Ann Friedman did a great book review that turns into a sort of broad overview of the contemporary landscape from a feminist point of view:
Today, Collins writes, the biggest factor contributing to the wage gap is not likely to be overt sexism or discrimination, though there is some of that (just ask Lilly Ledbetter). It is “almost certainly” due to women’s “tendency to drop out of the workforce or to scale back to part-time employment when they had children.” As women’s work-force participation steadily climbed in the decades following World War II, men may have felt they were losing standing at work by competing with women for jobs, but they stood to gain at home. A wife with a nonthreatening wage-earning job eased the economic burden. In the 2000s, Collins writes, “the question was no longer whether [women] would have jobs but whether they would be able to stick with them consistently enough to make real progress when it came to paychecks and work satisfaction.” We have come to a point where women will be able to achieve fulfilling careers only when we make clear that families — and, by extension, men — stand to gain when parents are willing to make equal sacrifices.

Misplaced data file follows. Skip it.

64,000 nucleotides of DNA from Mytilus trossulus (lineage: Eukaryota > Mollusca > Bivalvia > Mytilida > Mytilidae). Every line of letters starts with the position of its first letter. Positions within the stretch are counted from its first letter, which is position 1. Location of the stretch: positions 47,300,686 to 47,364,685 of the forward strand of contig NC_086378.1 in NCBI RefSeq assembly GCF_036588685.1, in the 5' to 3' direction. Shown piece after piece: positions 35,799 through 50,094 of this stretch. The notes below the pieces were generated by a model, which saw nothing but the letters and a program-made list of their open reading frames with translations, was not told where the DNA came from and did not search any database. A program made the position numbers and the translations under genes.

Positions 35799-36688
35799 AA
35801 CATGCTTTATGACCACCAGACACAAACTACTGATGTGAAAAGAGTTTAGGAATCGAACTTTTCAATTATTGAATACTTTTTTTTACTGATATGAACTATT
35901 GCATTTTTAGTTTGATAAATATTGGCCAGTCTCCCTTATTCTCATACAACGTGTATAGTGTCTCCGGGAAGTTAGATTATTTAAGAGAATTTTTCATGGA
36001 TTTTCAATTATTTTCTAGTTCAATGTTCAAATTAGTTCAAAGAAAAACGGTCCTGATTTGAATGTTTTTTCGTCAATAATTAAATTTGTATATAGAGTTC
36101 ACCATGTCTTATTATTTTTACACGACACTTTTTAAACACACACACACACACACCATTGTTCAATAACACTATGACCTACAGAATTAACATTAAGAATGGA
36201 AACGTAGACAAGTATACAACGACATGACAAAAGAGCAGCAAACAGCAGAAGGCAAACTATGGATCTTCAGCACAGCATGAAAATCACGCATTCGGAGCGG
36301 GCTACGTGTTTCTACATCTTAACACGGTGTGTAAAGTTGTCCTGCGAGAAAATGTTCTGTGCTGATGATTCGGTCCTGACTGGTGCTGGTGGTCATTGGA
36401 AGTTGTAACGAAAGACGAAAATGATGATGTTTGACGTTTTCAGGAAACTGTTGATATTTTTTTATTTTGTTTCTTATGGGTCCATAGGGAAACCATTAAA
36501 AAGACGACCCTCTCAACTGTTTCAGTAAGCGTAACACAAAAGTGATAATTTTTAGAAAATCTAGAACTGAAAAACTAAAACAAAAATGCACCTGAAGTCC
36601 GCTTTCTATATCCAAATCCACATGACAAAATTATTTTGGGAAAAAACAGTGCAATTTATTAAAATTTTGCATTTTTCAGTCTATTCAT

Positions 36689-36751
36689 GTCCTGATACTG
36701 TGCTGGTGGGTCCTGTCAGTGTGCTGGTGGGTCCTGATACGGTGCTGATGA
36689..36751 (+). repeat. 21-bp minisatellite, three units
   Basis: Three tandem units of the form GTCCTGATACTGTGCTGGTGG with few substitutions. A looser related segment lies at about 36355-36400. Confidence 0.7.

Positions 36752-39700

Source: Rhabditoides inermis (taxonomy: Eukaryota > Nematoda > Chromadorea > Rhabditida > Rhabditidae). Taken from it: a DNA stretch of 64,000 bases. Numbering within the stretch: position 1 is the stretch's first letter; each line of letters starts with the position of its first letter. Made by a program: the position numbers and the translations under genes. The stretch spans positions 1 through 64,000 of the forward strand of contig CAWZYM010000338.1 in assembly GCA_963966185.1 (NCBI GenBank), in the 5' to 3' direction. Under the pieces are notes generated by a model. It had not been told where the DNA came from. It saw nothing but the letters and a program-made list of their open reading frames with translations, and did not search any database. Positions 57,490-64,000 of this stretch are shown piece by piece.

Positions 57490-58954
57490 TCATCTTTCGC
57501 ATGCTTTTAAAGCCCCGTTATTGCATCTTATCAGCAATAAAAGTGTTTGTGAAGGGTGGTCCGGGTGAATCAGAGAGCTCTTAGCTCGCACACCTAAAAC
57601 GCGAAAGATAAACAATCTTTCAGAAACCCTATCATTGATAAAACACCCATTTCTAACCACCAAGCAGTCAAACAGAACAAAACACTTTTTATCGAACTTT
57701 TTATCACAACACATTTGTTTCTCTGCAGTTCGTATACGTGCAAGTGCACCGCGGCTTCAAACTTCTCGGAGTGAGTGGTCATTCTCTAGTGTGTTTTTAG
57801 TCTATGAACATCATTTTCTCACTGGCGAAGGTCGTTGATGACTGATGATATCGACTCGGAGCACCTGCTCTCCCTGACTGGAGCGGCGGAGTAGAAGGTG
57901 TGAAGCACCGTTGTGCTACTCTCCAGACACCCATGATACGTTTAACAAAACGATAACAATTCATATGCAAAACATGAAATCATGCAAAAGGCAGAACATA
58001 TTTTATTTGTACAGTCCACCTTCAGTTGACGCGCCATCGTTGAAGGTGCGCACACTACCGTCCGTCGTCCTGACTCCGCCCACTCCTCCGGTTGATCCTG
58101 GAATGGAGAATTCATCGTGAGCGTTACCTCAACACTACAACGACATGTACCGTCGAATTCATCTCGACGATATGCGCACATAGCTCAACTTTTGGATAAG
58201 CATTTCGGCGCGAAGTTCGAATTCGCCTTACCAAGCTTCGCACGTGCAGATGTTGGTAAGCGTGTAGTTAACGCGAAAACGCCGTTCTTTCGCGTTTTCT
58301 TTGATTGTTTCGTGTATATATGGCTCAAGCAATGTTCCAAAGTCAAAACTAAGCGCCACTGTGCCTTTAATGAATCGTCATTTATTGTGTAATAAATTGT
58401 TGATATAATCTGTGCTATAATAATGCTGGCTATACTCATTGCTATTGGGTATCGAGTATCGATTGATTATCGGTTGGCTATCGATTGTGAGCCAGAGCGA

This is not a battle that can be won with legal challenges or legislation. Yes, it would undoubtedly be greatly aided by the passage of major social policies such as universal child care. But at its core, this is a fight that plays out within homes and between partners. And as Gerson’s research makes clear, the fight has not changed all that dramatically in the past 30 years. The public revolution may be unfinished, but the private revolution has barely begun.
Yes. I think there’s a tendency to underplay this. Really taking seriously the idea that men and women deserve equal consideration in the set-up of our culture, our institutions, and our lives has quite dramatic implications and there’s a huge mismatch between the level of acceptance of very abstract precepts about equality and the ground-level implementation of their consequences.